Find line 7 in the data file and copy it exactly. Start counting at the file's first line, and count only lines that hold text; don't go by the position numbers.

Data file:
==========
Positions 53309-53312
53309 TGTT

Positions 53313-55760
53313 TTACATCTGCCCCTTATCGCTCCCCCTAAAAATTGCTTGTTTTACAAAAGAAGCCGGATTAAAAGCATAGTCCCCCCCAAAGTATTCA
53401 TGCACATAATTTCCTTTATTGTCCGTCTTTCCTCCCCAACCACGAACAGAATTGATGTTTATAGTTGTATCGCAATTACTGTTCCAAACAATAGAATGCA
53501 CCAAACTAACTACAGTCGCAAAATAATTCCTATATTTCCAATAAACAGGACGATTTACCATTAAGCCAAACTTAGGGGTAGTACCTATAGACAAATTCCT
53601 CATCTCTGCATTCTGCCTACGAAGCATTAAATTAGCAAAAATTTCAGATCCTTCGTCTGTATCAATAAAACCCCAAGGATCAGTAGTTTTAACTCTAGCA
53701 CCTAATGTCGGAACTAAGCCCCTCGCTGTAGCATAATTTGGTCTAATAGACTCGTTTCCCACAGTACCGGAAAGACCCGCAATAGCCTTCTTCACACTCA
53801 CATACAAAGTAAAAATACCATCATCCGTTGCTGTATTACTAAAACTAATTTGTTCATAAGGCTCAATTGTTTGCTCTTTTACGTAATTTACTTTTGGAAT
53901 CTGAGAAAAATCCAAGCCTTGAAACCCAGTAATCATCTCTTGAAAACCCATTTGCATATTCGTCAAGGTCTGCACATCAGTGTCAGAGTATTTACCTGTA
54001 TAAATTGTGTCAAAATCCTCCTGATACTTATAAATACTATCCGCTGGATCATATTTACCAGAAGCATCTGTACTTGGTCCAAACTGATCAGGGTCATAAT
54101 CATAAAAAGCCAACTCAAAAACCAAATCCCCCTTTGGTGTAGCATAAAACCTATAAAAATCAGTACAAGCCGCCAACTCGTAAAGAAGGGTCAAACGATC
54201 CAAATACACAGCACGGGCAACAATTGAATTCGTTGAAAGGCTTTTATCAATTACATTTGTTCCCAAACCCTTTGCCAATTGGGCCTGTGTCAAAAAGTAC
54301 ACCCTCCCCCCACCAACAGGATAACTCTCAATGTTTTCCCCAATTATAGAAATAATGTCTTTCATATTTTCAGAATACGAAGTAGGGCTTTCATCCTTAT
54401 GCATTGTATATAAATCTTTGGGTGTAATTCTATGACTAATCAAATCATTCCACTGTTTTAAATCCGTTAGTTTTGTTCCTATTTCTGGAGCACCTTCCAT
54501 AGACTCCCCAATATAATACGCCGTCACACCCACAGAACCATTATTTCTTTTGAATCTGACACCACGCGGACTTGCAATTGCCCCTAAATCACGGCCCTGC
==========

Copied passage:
53601 CATCTCTGCATTCTGCCTACGAAGCATTAAATTAGCAAAAATTTCAGATCCTTCGTCTGTATCAATAAAACCCCAAGGATCAGTAGTTTTAACTCTAGCA